Authorities who have questioned Sven Jaschan got the impression his motive was to gain fame as a programmer, prosecutor Detlev Dyballa said.
He labeled as speculation news reports that he may have created the disruptive program to drum up business for his mother's computer store, PC-Help, in the small town of Waffensen.
"One can never rule out anything, but there are no facts to suggest it," he told The Associated Press by telephone.
Jaschan was arrested Friday at his mother's house, where police said agents found him sitting at his computer. Investigators say the machine contained the worm's source code.
Earlier Friday, investigators said, Jaschan unleashed the new "Sasser e" — a failed attempt to limit the damage caused by the four previous versions.
Frank Federau, a spokesman for the state criminal office in Hanover, said the worm was "a slightly modified form" of the program that raced around the world over the past week, exploiting a flaw in Microsoft's Windows operating system.
"He did it with good intentions, but it had exactly the same damaging effects," said Sascha Hanke, a Microsoft data protection official in Germany.
Like the other versions, the new variant — which notified users of a Microsoft patch against Sasser — caused computers to crash and reboot.
"The cause was erroneous programming of the virus," Hanke said. Police have said Jaschan was responsible for all versions of Sasser as well as the "Netsky" virus.
He is being investigated on suspicion of computer sabotage, which carries a maximum sentence of five years in prison. He was released pending charges after questioning last Friday, where he admitted creating Sasser, police said.
A trial could begin at the end of June, Dyballa said.
Investigators were still examining the contents of Jaschan's confiscated computer Monday.
"This will take quite a long time," criminal office spokesman Detlef Ehrike said. Officials are working to prepare hundreds of pages' worth of data for a possible court case, he said.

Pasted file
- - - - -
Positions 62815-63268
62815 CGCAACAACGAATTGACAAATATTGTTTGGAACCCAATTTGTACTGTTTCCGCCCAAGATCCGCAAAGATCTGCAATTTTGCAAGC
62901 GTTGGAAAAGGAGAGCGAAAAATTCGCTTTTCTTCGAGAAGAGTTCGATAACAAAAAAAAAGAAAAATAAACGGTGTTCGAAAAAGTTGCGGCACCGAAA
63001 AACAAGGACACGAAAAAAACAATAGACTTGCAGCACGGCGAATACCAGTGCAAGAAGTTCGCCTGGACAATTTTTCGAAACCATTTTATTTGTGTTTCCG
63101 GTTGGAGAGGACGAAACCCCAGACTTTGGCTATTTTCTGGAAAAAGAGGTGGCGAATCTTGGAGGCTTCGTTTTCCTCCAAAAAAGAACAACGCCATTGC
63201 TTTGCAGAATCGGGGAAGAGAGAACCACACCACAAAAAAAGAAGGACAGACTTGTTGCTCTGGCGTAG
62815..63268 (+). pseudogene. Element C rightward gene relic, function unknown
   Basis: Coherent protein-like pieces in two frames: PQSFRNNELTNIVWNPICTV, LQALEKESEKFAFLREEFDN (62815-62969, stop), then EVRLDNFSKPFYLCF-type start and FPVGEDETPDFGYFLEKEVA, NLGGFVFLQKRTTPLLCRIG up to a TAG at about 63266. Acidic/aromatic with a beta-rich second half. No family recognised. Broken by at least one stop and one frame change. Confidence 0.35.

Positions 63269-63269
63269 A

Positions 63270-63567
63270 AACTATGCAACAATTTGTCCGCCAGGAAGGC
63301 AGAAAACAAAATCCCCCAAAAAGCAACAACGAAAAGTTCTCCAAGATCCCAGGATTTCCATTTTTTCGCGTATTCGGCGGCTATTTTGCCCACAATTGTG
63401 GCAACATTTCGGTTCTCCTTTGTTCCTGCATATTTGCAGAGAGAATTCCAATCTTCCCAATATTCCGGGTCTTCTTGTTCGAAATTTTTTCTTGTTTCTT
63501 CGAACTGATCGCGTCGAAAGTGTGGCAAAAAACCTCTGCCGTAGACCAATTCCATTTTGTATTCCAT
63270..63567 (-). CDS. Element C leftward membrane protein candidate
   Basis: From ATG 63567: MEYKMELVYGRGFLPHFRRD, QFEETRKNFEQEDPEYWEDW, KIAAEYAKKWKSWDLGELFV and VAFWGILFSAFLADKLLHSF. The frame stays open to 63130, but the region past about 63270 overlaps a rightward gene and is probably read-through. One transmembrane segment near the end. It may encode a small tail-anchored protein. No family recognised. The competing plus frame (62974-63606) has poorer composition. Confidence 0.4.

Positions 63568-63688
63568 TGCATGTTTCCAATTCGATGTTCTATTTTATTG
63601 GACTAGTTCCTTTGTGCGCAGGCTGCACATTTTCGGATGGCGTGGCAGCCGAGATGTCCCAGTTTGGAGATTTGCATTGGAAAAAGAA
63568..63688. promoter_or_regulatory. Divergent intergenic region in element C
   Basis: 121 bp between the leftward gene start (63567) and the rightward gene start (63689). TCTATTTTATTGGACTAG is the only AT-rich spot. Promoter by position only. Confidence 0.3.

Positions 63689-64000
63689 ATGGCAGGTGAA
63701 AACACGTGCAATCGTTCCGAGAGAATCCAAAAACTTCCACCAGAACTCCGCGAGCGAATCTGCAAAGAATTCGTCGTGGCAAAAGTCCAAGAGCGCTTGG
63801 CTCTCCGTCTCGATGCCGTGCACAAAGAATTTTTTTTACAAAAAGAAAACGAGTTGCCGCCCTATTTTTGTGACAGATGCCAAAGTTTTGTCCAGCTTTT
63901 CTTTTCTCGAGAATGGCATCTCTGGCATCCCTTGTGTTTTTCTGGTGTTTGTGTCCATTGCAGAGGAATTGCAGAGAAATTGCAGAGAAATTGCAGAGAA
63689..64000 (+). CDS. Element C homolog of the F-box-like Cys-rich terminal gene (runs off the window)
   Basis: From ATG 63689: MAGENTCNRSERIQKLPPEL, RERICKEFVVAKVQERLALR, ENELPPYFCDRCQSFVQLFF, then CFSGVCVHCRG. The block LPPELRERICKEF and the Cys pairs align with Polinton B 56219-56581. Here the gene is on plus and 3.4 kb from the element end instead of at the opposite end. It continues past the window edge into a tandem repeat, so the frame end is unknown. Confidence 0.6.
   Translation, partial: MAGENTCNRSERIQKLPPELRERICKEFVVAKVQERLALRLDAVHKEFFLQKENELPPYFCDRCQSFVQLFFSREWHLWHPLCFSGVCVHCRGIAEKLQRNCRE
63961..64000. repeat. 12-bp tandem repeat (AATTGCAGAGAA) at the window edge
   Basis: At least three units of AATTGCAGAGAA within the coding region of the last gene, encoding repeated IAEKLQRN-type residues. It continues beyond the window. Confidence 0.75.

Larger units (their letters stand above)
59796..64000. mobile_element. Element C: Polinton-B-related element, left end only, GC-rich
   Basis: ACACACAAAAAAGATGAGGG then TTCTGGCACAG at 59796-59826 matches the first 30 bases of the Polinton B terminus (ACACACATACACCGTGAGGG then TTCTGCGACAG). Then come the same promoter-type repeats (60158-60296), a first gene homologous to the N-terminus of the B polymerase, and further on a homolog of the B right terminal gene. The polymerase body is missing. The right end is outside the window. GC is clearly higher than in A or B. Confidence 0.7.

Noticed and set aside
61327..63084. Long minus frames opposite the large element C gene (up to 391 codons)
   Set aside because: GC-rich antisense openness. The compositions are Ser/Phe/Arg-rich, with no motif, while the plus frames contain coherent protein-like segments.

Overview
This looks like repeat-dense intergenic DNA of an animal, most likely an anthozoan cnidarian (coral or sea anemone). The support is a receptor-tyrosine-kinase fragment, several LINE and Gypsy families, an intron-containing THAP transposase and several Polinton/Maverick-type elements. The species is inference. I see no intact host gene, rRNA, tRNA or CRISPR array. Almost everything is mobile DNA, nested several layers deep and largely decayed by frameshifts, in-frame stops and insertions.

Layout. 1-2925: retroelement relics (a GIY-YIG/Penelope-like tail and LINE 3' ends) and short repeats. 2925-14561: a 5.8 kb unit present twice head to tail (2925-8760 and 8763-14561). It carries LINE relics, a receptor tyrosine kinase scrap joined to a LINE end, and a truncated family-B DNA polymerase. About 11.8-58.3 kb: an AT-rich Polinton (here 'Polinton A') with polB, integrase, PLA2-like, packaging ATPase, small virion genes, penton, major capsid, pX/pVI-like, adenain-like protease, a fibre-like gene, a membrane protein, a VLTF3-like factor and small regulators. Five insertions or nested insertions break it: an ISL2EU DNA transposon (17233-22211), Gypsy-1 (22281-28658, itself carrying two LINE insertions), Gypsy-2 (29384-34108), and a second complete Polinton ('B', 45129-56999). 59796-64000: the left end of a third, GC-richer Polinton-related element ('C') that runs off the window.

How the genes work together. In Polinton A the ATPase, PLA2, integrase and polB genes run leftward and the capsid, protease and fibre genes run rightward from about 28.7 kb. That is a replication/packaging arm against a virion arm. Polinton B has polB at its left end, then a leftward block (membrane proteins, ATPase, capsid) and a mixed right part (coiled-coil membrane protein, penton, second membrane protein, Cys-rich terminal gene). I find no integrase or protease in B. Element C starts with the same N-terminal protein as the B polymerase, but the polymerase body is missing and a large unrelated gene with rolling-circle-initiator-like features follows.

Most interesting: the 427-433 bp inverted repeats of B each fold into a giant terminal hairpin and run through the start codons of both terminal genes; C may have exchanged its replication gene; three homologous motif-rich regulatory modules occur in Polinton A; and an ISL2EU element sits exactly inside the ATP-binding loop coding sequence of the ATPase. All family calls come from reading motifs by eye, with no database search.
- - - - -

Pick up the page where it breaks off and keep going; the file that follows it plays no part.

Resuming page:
The teenager has told officials his original intention was to create a virus, "Netsky A," that would combat the "Mydoom" and "Bagle" viruses, removing them from infected computers.
That led him to develop the Netsky virus further — and after modifying it created Sasser.
"He's not stupid — he's a really good programmer," Dyballa said. "But I don't know whether he was aware of the scale" of the damage.
Sasser affects computers running Windows XP or 2000.
Sasser is known as a network worm because it can automatically scan the Internet for computers with the security flaw and send a copy of itself there.
Last Monday, the worm hit public hospitals in Hong Kong and one-third of Taiwan's post office branches. Twenty British Airways flights were each delayed about 10 minutes Tuesday due to Sasser troubles at check-in desks, while British coast guard stations used pen and paper for charts normally generated by computer.
"This worm did a lot of damage worldwide. It delayed flights of British airlines, it shut down government agencies in a number of countries, and it wreaked havoc on hundreds of thousands of computers, both in the corporate world and at home," said CBSNews.com Technology Consultant Larry Magid.
Waffensen residents described Jaschan as shy and withdrawn, and said he hoped to study computing after finishing high school.
"He only got involved when the talk turned to computers," said Christian Mueller, a chef at the Eichenhof restaurant. "I've never heard him talk about anything else."
Magid recommends that Windows users who have not already done so should go to Microsoft's Windows update site and download the latest patch. Plus, "you should always have anti-virus software and you should have a firewall program to keep hackers and malicious viruses out of your computer."